Figure 1

There are two distinct aspects behind this principle: the kinematic (coincidence in time and space of upgoing and downgoing wavefields) and the dynamic (reflection strength at the coincidence point). Conventional migration schemes Jacobs (1982) determine the reflection strength in each subsurface point taking into account only the downgoing and the upgoing wavefields at that location. But these approaches don't consider that the reflectors in the subsurface are spatially correlated. We discuss a multidimensional imaging condition that makes the reflectivity strength dependent on the downgoing and upgoing wavefields in a neighborhood of the subsurface point.

Based on the equivalence of the deconvolution imaging condition with the exact solution of the least squares fitting goal, we propose a regularization scheme for the imaging condition that has the potential of including the previous knowledge of the image in the regularization operator. This regularization approach has been used to steer the final image in least squares inversion Prucha and Biondi (2002).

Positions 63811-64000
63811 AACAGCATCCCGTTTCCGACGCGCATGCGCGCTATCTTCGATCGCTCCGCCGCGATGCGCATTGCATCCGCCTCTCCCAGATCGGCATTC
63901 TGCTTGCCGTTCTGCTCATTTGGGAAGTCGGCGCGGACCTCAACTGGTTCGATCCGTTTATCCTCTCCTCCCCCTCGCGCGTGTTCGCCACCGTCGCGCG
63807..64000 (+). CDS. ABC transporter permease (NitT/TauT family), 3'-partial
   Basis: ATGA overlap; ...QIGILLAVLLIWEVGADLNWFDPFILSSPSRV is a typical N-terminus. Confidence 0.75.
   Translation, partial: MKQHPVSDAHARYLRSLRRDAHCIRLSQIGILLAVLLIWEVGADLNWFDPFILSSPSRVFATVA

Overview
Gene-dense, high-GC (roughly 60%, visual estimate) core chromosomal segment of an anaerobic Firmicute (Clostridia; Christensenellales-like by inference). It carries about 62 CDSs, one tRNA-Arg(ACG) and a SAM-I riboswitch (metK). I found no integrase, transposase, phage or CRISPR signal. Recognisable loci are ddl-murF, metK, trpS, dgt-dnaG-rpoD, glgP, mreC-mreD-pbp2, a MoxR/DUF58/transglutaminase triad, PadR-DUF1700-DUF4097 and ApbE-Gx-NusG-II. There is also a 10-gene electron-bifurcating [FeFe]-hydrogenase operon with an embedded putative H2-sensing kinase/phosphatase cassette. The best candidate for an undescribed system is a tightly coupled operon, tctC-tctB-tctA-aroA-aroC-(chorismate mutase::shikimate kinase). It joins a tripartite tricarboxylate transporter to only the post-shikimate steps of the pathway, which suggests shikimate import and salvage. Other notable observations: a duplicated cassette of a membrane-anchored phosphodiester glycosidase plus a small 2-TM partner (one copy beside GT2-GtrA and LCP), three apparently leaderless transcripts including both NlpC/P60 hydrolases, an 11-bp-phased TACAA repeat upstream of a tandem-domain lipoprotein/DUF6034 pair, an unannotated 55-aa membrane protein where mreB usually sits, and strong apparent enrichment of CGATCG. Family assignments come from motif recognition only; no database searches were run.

First, we explore a multidimensional deconvolution imaging condition. No clear results were obtained using this approach yet, but it allows us to study the difficulties of multidimensional deconvolution. Second, a least squares regularized scheme for the imaging condition is stated.

Finally we test, in a synthetic experiment, a space variable damping factor to improve conventional industry imaging condition. In this case we only consider point to point dependence of the reflection strength.

6/10/2002